Living aboard, while ashore is never very pleasant, but during this massive dust-creation programme, it was pretty vile. We had considered moving ashore for a period, but staying aboard did give real motivation to get the worst over with and ensured an early start each morning, as the yard started its usual fairly noisy activities at 0730. Though Vicky was frustrated that her war on dust creeping below had to be renewed each day - always unsuccessfully - we managed to keep the accommodation fairly civilised. At least we had some company. Malcolm and Joan Dickson, having built up the yard from scratch, had just sold out but were still living on site in a caravan. They were working equally hard to complete the hull and deck of their new 55' cruiser, in which they hope to make their bid for freedom in the autumn of 2001.

It was both a pleasure and an education to watch Dave and Mark tackle the laying of the new deck. They not only planned their work meticulously, from the matched layout of the butts to the use of the available lengths of teak, but were also exacting in their standards, both in selecting wood and in occasionally rejecting and restarting their own part-finished work, if they felt dissatisfied with it. We had agreed that the new deck would not have mechanical fastenings, but would be epoxy glued only. Dave and Mark laid two full deck lengths of new planks each day, alternating sides so that they could dry-fit the next day's planks. While the epoxy set over night, the planks were carefully wedged in place to hold them in their considerably bent positions, while they were held down with lead pigs, borrowed from Malcolm and Joan and awaiting melting for their keel.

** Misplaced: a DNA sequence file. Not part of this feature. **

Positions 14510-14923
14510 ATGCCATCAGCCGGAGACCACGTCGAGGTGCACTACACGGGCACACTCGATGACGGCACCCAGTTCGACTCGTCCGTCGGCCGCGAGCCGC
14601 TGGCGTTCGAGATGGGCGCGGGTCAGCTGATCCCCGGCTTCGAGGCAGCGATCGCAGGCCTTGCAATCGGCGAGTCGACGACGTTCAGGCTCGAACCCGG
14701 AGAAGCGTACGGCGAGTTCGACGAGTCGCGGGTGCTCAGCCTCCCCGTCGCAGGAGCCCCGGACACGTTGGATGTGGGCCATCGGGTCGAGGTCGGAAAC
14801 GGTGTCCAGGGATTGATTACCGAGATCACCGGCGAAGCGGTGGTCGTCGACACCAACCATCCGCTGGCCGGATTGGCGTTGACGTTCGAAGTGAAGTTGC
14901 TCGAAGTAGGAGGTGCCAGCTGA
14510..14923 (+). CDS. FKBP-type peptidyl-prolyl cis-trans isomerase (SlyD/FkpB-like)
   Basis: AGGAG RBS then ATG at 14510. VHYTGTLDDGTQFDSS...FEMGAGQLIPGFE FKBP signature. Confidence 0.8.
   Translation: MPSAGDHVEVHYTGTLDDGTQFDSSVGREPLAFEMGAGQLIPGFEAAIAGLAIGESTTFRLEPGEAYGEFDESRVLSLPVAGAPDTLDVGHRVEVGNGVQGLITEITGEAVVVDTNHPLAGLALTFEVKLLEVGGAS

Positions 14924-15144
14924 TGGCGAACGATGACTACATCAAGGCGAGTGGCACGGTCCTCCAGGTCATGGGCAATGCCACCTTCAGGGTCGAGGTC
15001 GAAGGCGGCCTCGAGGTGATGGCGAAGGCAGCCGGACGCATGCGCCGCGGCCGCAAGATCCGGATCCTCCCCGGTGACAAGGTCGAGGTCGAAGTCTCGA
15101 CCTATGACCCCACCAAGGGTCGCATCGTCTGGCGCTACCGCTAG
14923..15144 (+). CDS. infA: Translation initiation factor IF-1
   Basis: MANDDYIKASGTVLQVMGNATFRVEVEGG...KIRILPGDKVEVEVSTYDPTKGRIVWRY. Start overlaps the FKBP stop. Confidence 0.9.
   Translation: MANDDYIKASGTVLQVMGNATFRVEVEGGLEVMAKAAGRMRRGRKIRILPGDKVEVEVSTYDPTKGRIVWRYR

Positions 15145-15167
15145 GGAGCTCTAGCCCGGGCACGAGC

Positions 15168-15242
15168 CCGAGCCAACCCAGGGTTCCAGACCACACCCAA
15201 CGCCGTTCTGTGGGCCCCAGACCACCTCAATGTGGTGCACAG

While all this was going on, the two of us tackled the numerous other tasks of our refit. Vicky painted and varnished anything which didn't move for a perceptible time - Tom only just escaping once or twice. Tom replaced fastenings, dowels, splines and a section of bulwark, installed more cockpit drains, as well as servicing the steering, Monitor vane-steerer and the much-loved, but now odorous Baby Blake loo. Meanwhile, Jeff Golding, whom we had met in Fiordland, made us a new pushpit and warp reel, as well as altering or refurbishing many of our other stainless steel fittings. Anchors and chain were sent for re-galvanising, bronze fittings for re-chroming, injectors for testing and cleaning and so on. We checked practically every system on the boat and serviced most of them. It is at times like these that we are grateful that we have kept things relatively simple. Though the water tanks might need cleaning, at least there are no pressure or hot water systems to service or water-maker to worry about. The simplicity of 'Sunstone' was emphasised for us by sharing the shed with a big Swan, whose decks had also been reteaked. Her refit had begun when we first visited Nelson in March. Originally envisiaged as lasting no more then three months, the work on her grew and grew until she was eventually relaunched in September.



In just over three weeks, by 19 July, Dave and Mark had finished their work and we began our 'boys from the black stuff' work, cleaning, priming, taping and caulking the seams with Sikaflex. When we did the cockpit three years previously, we had used the normal manual gun for filling the seams. Thankfully this time we had the use of the yard's pneumatic gun. With air pressure doing the worst of the work, the bulk of the job was completed in just over three days, followed by a further three days of sanding and tidying. To a sailor's eye there are few things so beautiful as a pristine, newly laid teak deck. It was gorgeous!